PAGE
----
World of Knowledge (Australia) - - History -

The atroc­i­ties of Adolf Hitler? How long have you got? The geno­cide of six mil­lion Jews dur­ing the Holo­caust, peo­ple he classed as Un­ter­men­schen (sub-hu­mans). At least three mil­lion pris­on­ers of war ex­e­cuted. Up to 500,000 Ro­mani (gyp­sies) slaugh­tered. The im­pris­on­ment of 100,000 ho­mo­sex­u­als. The eu­thana­sia of 75,000-250,000 men­tally hand­i­capped Ger­mans. The list is long, and re­pul­sive.

There’s also a strong case to be made over Hitler’s in­flu­ence on the deaths of 66 mil­lion peo­ple dur­ing World War Two, thanks to his ag­gres­sive war-mon­ger­ing and em­pire ex­pan­sion.

One of the most de­praved ex­ploits acted out un­der Hitler’s watch were the Nazi’s hu­man ex­per­i­ments, con­ducted on con­cen­tra­tion camp pris­on­ers dur­ing the early-1940s.

Hideous pro­ce­dures were per­formed un­der the guise of science, us­ing peo­ple as guinea pigs to ad­vance var­i­ous Nazi causes, in­clud­ing weapon de­vel­op­ment, the res­cue of mil­i­tary per­son­nel in com­bat and to fur­ther the regime’s twisted racial ide­olo­gies.

With­out ex­cep­tion, cap­tives were forced to take part, of­ten re­sult­ing in death, dis­fig­ure­ment or per­ma­nent dis­abil­ity.

Ger­man physi­cians such as Edu­rad Wirths (Auschwitz) had no time for sen­ti­ment – as well as Jews, Ro­mani, ethinic Poles and dis­abled Ger­mans, chil­dren were also con­sid­ered fair game.

At Auschwitz, Dr Josef Men­gele ex­per­i­mented on al­most 1,500 twins. Men­gele was keen to see if the hu­man body could be un­nat­u­rally ma­nip­u­lated, and whether there was a way to quickly mul­ti­ply the Aryan race. In do­ing so, he un­der­took var­i­ous macabre pro­ce­dures: injecting dyes into the eyes of kids to see if they would change colour, or sewing chil­dren to­gether in an at­tempt to ar­ti­fi­cially cre­ate con­joined twins. Around 200 twins sur­vived their or­deals.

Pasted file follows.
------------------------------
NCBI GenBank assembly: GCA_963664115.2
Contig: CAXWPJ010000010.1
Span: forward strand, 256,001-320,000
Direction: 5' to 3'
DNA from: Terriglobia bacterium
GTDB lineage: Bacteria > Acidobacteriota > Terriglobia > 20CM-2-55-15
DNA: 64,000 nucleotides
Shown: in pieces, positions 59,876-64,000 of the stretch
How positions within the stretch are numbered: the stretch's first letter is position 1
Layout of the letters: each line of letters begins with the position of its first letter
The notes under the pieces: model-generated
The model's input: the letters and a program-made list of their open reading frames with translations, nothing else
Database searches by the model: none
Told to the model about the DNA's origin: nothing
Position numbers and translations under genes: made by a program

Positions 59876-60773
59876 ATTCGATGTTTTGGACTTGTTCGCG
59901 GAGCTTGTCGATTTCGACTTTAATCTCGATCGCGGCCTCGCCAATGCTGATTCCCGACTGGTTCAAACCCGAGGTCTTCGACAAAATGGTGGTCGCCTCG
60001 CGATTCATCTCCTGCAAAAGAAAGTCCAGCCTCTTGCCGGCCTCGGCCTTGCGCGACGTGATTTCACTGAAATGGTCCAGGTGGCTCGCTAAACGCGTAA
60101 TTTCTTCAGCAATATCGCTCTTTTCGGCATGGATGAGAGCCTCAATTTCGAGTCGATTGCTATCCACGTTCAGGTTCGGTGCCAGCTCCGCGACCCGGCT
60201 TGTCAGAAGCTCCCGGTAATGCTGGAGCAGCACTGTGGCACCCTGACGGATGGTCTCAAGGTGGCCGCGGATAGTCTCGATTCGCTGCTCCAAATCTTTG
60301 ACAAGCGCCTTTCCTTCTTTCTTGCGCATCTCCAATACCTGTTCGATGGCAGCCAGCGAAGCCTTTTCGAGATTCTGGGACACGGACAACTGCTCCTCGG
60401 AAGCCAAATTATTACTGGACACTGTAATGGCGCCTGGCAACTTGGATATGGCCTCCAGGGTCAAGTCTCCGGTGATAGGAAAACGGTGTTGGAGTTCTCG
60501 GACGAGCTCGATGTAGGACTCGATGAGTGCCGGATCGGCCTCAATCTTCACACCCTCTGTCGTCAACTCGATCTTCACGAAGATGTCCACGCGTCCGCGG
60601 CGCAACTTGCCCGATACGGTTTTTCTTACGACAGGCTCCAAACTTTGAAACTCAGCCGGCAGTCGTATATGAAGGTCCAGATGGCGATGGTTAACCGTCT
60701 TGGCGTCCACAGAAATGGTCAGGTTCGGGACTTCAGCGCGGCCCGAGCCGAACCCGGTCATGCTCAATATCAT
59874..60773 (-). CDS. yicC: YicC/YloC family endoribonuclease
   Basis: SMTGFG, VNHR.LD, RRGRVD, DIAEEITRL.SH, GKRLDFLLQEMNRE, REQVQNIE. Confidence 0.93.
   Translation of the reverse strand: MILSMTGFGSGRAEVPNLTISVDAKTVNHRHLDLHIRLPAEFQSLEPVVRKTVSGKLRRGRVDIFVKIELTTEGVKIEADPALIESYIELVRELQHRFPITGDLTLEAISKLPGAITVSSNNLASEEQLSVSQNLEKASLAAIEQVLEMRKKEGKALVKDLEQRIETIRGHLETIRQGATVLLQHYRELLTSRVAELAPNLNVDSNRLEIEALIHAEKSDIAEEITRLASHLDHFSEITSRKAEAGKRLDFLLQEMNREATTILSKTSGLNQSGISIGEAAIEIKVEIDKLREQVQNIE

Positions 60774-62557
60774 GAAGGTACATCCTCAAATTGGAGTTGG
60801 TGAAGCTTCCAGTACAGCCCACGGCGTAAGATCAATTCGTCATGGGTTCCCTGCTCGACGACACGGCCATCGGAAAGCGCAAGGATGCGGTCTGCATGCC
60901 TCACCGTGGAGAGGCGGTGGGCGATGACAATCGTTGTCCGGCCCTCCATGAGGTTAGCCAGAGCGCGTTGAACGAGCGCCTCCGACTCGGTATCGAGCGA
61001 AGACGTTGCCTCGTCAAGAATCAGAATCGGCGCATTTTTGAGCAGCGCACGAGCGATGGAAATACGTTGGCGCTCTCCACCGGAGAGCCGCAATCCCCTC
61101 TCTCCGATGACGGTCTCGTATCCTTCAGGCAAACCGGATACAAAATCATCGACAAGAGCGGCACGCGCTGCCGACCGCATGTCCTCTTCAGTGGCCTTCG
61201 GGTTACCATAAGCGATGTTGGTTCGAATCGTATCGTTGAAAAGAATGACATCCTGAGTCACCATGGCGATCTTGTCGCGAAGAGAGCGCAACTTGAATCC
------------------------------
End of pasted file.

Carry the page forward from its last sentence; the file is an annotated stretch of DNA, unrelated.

Then there were the freez­ing ex­per­i­ments at Dachau in which vic­tims were sub­merged in icy wa­ter for up to five hours, to see if there was a way to treat Ger­man pi­lots who’d ejected into cold seas; the sea wa­ter ex­per­i­ments whereby groups were given noth­ing to drink (or eat) ex­cept sea wa­ter, re­sult­ing in ex­treme de­hy­dra­tion and sick­ness; the trans­plant ex­per­i­ments at Ravens­bruück that saw a vic­tim’s joints and limbs am­pu­tated, then im­planted onto some­one else; or the bomb ex­per­i­ments at Buchen­wald that in­volved scald­ing pris­on­ers with phos­pho­rus burns to test var­i­ous phar­ma­ceu­ti­cal treat­ments for bomb wounds.

But per­haps the low­est point – and an ex­am­ple of just how in­grained hu­man ex­per­i­men­ta­tion had be­come within the Nazi Party – was the pass­ing of the Law for the Preven­tion of Ge­net­i­cally De­fec­tive Prog­eny in July 1933, which le­galised the in­vol­un­tary ster­il­i­sa­tion of any­one with dis­eases deemed to be hered­i­tary (i.e. those with phys­i­cal de­for­mi­ties, men­tal is­sues, blind­ness, deaf­ness, al­co­holic de­pen­dence, and more). Within two years of the act be­ing rub­ber­stamped by par­lia­ment, around 1% of cit­i­zens aged be­tween 17 and 24 had been in­jected with io­dine and sil­ver ni­trate to stop them pro­duc­ing off­spring. By 1945, around 400,000 Ger­mans had been ster­ilised.

IN­HU­MANE TREAT­MENT Nazi physi­cians con­duct a freez­ing ex­per­i­ment on a pris­oner at Dachau in 1942. The use of hu­man guinea pigs for sick ex­per­i­ments was wide­spread dur­ing Hitler’s reign.

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